Growing up, it seemed, Jerry had shown early promise as an actor. All the agents had been after him—the golden boy with the glittering future ahead of him—but somehow everything had always turned to dust. Some of it was bad luck—a double cross by a colleague, a producer dying at a critical moment—but most was simply the result of his own demons. “I fucked up and I kept fucking up,” he said simply. “I thought I was going to be living in Malibu, I thought I’d be a Hollywood star. Instead I ended up just being a Goddam barber.” Jerry had trained as a hair stylist to support his acting career after moving to New York in the Sixties and had quickly proved good at it, working at several fancy salons and cutting the hair of such celebrities as Jackie Kennedy (JFK was about to divorce her just before he was assassinated, he confided.) For a while he had even toyed with the idea of opening his own salon, but, not surprisingly, the diplomacy required of such an endeavor had proved beyond him. Gradually, what had once been a sideline had become his full time occupation.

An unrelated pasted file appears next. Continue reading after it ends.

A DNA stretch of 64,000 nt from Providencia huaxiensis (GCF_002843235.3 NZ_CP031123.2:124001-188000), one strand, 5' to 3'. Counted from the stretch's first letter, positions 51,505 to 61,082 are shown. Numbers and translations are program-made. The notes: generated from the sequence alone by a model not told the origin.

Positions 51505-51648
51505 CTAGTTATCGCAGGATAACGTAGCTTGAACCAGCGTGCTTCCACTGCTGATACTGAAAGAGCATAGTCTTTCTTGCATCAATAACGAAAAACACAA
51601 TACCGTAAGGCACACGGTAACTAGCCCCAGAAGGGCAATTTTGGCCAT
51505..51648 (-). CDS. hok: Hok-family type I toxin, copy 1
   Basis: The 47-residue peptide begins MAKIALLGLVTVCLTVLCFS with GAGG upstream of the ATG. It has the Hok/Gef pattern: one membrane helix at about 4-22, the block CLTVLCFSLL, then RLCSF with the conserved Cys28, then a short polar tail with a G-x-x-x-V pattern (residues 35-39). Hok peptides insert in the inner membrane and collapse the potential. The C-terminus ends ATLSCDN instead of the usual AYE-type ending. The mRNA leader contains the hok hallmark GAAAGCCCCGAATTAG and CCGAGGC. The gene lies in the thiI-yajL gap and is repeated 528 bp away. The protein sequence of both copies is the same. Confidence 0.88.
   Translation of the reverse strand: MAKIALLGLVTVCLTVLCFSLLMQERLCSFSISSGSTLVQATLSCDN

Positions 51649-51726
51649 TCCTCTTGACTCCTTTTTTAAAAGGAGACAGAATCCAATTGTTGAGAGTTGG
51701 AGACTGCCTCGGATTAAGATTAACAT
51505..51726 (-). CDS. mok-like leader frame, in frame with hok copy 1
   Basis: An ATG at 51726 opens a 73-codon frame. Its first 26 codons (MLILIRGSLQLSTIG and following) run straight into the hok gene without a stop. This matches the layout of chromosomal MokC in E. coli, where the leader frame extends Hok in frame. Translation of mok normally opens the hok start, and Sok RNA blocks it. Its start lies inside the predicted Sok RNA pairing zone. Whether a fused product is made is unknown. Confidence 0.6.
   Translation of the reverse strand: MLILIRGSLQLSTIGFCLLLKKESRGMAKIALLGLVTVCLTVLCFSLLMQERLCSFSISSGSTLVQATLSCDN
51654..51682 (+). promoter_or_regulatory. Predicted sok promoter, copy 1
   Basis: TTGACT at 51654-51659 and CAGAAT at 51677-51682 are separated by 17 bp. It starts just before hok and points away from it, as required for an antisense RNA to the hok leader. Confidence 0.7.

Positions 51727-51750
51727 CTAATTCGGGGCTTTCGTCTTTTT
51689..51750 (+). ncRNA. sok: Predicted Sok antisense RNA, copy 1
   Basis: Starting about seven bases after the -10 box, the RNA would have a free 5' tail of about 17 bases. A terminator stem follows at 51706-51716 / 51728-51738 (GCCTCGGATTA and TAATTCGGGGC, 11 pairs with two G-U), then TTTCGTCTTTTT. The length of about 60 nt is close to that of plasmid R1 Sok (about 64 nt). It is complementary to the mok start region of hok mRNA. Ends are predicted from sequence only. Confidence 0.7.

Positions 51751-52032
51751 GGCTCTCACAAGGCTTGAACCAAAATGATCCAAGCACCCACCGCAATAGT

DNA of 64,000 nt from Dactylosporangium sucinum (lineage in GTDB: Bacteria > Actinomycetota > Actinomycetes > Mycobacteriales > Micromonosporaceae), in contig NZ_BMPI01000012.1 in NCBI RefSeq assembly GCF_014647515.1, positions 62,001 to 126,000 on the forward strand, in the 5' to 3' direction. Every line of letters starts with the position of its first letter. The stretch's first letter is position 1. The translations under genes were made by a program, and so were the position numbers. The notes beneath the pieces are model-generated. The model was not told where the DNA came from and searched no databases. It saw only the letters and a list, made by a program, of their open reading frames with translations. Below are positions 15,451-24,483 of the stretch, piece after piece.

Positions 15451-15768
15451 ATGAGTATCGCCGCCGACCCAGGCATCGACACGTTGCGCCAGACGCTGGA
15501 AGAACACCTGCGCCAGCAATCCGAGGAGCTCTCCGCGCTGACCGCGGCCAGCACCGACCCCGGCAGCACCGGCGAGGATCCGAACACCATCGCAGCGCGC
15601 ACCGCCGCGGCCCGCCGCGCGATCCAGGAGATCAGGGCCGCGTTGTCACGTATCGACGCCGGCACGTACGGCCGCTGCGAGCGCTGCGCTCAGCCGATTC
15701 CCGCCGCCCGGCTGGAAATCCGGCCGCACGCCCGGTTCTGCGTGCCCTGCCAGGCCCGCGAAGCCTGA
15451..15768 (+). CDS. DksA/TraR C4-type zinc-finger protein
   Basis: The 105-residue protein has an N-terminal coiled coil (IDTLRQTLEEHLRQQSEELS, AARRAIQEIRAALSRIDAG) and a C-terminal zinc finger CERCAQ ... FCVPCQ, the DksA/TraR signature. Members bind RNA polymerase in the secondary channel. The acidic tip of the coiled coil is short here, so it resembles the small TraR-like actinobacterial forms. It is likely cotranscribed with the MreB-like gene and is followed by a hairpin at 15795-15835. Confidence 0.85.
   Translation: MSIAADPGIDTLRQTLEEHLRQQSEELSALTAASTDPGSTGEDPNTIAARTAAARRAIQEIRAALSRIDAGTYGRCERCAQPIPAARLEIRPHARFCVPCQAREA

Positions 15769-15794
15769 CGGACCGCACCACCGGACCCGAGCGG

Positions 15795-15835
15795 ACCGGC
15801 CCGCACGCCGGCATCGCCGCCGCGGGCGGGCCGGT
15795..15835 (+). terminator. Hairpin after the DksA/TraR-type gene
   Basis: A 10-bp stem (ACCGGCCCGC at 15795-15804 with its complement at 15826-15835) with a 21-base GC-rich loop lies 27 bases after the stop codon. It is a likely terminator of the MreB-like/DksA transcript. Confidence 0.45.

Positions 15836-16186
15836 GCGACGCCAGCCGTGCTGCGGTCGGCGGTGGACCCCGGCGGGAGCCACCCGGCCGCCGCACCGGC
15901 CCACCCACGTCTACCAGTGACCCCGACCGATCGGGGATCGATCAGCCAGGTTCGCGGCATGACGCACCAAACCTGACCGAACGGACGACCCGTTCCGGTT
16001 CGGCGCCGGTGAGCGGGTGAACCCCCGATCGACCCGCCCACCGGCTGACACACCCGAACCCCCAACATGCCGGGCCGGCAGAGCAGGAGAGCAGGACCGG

Jerry’s stories thrilled me, even though I still didn’t entirely believe them. I felt I was been given access to a vital well of American life that had been previously unavailable to me, despite my years in this country. This was life in the raw, above and beyond the comfortable middle-class existence of my friends and myself. It wasn’t just their content, either; it was the vigor, the white-hot linguistic fury, with which they were told. Jerry’s language was the language of a man who had lived and lost, and he hurled his words at me with all the fury of the dispossessed. I felt my own life to be lived in an infinitely more minor key by comparison.